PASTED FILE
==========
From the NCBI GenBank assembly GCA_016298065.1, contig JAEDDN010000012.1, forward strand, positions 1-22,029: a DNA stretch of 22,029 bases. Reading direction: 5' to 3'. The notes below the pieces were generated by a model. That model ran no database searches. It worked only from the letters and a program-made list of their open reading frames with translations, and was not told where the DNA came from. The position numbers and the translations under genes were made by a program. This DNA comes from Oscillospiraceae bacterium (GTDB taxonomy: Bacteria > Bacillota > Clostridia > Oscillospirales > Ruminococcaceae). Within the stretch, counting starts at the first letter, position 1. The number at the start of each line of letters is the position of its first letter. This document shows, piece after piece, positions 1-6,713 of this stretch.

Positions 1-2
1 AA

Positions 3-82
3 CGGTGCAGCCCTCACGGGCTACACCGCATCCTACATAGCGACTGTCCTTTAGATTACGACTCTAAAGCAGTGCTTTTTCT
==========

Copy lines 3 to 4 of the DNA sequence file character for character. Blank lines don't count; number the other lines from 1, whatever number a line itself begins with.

1 AA

Positions 3-82